Random thoughts on the election
LINGERING THOUGHTS after a long campaign:
■Did Republican gubernatorial nominee Charlie Baker mishear the question during Monday’s debate? Moderator Charlie Gibson asked the candidates what they considered the single most important virtue in a human being. “Patience,’’ Baker replied. Patience? This from a man whose regular debate demeanor has been barely restrained exasperation? Perhaps Baker thought Gibson had asked what virtue he lacked.
■If you were running for governor as an independent-minded maverick, wouldn’t you try to buttress that image by putting some gutsy reforms on the table? Not Treasurer Tim Cahill. He’s actually outdone his rivals in courting institutional interests. Indeed, one reason the State Police Association of Massachusetts didn’t endorse Cahill is that he made too many promises, not too few. That left the staties doubtful that he could deliver on them all. “Everything we asked, it was yes,’’ said union president Rick Brown.
■Gov. Patrick regularly — and correctly — points out that Baker’s budget and tax cut promises just don’t add up. So it’s odd that Patrick himself hasn’t provided any real details about how he’d approach next year’s structural budget gap of some $2 billion. When CNN’s John King asked the candidates that question during the Sept. 21 debate, the Democratic incumbent had little to offer beyond talk about growing the economy. As a short-term remedy, that’s more evasion than answer, however. Yet when Baker pressed Patrick on the same issue during Monday’s forum, Patrick still didn’t have a persuasive response. That’s an obvious failing — and one that has given Baker an opening to exploit in the campaign’s final days.
■Could someone remind me again why we had to include Green-Rainbow candidate Jill Stein, who holds no office and is barely an asterisk in the polls, in so many of this year’s debates?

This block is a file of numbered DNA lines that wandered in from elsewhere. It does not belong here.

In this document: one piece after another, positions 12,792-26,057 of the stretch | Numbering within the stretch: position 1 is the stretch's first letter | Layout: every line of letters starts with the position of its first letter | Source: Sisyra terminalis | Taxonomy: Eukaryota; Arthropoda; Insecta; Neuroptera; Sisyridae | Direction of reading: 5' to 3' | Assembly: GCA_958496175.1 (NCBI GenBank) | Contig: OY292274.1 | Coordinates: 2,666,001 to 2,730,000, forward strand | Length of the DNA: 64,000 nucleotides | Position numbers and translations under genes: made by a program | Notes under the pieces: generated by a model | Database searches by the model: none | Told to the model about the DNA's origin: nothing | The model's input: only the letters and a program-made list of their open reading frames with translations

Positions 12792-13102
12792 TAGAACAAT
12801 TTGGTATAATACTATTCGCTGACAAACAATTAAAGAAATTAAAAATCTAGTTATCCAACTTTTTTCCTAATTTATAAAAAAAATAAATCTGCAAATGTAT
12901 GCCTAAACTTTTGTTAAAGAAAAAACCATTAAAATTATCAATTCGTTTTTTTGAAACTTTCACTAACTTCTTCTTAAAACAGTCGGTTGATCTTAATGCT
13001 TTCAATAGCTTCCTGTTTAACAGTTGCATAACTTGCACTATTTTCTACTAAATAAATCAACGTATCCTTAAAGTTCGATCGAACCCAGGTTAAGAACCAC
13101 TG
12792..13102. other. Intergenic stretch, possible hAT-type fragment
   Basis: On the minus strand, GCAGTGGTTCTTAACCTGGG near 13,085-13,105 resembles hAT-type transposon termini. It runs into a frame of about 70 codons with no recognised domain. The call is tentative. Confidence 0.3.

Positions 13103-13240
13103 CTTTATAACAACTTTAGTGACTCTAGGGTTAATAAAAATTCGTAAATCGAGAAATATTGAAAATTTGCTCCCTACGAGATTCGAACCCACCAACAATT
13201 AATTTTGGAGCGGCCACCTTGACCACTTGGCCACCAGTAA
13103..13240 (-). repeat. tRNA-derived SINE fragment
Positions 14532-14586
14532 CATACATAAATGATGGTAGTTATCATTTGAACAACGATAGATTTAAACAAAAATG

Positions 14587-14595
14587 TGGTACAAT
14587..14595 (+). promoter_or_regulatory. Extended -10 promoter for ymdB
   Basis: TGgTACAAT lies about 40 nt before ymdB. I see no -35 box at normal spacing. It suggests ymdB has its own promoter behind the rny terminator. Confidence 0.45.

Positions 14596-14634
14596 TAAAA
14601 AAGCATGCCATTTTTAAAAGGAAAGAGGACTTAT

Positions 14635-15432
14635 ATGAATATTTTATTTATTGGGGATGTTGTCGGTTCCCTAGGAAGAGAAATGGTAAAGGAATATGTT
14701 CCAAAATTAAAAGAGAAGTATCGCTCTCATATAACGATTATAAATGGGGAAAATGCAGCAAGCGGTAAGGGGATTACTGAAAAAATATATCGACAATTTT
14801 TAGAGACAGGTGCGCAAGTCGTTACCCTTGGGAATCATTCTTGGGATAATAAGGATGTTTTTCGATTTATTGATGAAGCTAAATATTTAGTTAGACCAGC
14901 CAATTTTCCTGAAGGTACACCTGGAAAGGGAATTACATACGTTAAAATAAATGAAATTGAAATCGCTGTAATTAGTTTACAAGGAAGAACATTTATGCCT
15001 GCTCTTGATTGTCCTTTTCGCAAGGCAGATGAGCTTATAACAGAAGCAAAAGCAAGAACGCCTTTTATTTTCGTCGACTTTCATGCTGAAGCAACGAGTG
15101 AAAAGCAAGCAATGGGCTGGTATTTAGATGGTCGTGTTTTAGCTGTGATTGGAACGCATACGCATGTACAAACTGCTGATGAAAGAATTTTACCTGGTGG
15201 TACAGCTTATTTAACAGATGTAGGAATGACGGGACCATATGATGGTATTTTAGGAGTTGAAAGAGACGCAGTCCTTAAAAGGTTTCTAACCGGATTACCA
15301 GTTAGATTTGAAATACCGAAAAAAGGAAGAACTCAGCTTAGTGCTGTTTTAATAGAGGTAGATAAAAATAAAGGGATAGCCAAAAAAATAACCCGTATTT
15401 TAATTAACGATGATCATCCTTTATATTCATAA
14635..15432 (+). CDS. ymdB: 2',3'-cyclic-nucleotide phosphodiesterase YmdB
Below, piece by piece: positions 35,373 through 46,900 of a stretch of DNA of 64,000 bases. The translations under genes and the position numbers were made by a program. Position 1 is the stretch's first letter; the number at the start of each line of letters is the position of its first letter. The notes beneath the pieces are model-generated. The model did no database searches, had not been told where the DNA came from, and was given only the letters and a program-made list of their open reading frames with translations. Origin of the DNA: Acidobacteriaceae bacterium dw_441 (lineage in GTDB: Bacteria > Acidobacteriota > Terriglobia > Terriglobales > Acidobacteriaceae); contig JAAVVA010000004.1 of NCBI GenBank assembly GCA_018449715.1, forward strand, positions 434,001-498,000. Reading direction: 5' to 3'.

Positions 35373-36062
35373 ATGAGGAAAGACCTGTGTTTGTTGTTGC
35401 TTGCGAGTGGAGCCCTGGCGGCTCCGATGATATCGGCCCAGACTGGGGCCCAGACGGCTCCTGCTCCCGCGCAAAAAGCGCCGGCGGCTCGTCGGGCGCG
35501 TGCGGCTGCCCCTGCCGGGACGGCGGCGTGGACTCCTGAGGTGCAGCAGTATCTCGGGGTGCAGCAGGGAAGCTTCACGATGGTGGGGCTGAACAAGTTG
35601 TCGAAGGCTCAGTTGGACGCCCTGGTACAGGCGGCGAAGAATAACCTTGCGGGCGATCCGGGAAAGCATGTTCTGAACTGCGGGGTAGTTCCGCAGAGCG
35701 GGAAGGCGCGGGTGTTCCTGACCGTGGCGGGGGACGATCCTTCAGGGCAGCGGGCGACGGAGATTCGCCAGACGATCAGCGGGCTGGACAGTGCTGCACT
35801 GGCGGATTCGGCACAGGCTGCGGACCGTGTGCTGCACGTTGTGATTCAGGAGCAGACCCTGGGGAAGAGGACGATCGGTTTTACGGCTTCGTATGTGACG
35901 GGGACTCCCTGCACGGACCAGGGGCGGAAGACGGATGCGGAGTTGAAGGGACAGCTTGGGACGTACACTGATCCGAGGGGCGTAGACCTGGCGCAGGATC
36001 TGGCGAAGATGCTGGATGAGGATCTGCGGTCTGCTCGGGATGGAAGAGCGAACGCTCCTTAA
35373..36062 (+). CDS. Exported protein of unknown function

■In response to a Globe report revealing that she and her husband were receiving property-tax treatment meant for primary residences in both Great Barrington and Boston, Suzanne Bump, the Democratic nominee for state auditor, said she had double-checked with officials in both places, and that they had confirmed that everything was hunky-dory. But how could that be, given that Boston revoked the residential exemption — and accepted repayment of the $5,875 it had saved the couple since 2007 — shortly after Bump, in damage control mode, requested a formal review?
Queried on that point Monday, Bump said that when she double-checked, she didn’t talk to Commissioner of Assessing Ron Rakow, who later revoked the exemption, but rather to an aide. Yet despite the tortured and self-serving distinction she originally drew between her “primary’’ and “principal’’ residences and her erroneous assertions that getting favorable tax treatment in both places was appropriate, Bump seemed offended that a reporter would question the extent of her due diligence. Why?
■Pettiness, thy name is William M. Bulger. Once out of office, most politicians mellow enough to show a little grace toward old opponents. Not Bulger. In a recent Globe profile of 10th District congressional candidate Bill Keating, who ran against him for the Senate presidency in the mid-1990s, Bulger had this to say: “I don’t want to describe Keating as a gnat but it was kind of like that.’’ (Translation: I want to describe Keating as a gnat, while pretending I don’t.)
That disdainful tone won’t surprise anyone who has read “While the Music Lasts,’’ the former South Boston senator’s memoir; in that long love letter to himself, Bulger displays the same disdainful tone toward any number of former foes. Still, it’s truly pathetic that a man as intelligent as Bulger remains so small-minded after all these years.
■Lastly, one terrific addition to the coverage of this year’s campaign has been NECN’s “Broadside: The News with Jim Braude,’’ which has presented a lively and informative array of candidate interviews and debates. Fast-talking, fair, well-informed, and funny — and willing to cut a bloviating guest off in mid-sentence — Braude has made “Broadside’’ a regular stop for political hopefuls and a must-watch for political junkies.
Scot Lehigh can be reached at firstname.lastname@example.org.